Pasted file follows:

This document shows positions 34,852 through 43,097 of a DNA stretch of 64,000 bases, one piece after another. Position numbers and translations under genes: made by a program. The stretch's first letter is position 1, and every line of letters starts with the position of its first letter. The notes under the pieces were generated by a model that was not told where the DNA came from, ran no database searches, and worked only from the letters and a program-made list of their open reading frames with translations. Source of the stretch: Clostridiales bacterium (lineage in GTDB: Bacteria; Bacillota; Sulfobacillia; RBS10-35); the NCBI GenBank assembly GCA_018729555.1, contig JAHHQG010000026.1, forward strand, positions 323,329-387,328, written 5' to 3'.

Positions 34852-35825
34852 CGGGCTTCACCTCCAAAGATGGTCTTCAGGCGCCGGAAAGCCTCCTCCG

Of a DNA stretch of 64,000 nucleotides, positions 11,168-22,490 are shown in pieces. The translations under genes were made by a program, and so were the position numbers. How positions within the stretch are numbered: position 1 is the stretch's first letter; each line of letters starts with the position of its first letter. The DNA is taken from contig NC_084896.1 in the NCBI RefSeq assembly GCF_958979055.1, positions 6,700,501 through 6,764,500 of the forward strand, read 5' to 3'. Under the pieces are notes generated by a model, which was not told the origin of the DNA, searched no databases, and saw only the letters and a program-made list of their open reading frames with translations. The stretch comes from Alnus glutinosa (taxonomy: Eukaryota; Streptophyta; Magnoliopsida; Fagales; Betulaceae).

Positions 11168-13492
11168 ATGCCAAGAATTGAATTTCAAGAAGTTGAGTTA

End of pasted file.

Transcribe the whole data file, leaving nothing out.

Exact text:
This document shows positions 34,852 through 43,097 of a DNA stretch of 64,000 bases, one piece after another. Position numbers and translations under genes: made by a program. The stretch's first letter is position 1, and every line of letters starts with the position of its first letter. The notes under the pieces were generated by a model that was not told where the DNA came from, ran no database searches, and worked only from the letters and a program-made list of their open reading frames with translations. Source of the stretch: Clostridiales bacterium (lineage in GTDB: Bacteria; Bacillota; Sulfobacillia; RBS10-35); the NCBI GenBank assembly GCA_018729555.1, contig JAHHQG010000026.1, forward strand, positions 323,329-387,328, written 5' to 3'.

Positions 34852-35825
34852 CGGGCTTCACCTCCAAAGATGGTCTTCAGGCGCCGGAAAGCCTCCTCCG

Of a DNA stretch of 64,000 nucleotides, positions 11,168-22,490 are shown in pieces. The translations under genes were made by a program, and so were the position numbers. How positions within the stretch are numbered: position 1 is the stretch's first letter; each line of letters starts with the position of its first letter. The DNA is taken from contig NC_084896.1 in the NCBI RefSeq assembly GCF_958979055.1, positions 6,700,501 through 6,764,500 of the forward strand, read 5' to 3'. Under the pieces are notes generated by a model, which was not told the origin of the DNA, searched no databases, and saw only the letters and a program-made list of their open reading frames with translations. The stretch comes from Alnus glutinosa (taxonomy: Eukaryota; Streptophyta; Magnoliopsida; Fagales; Betulaceae).

Positions 11168-13492
11168 ATGCCAAGAATTGAATTTCAAGAAGTTGAGTTA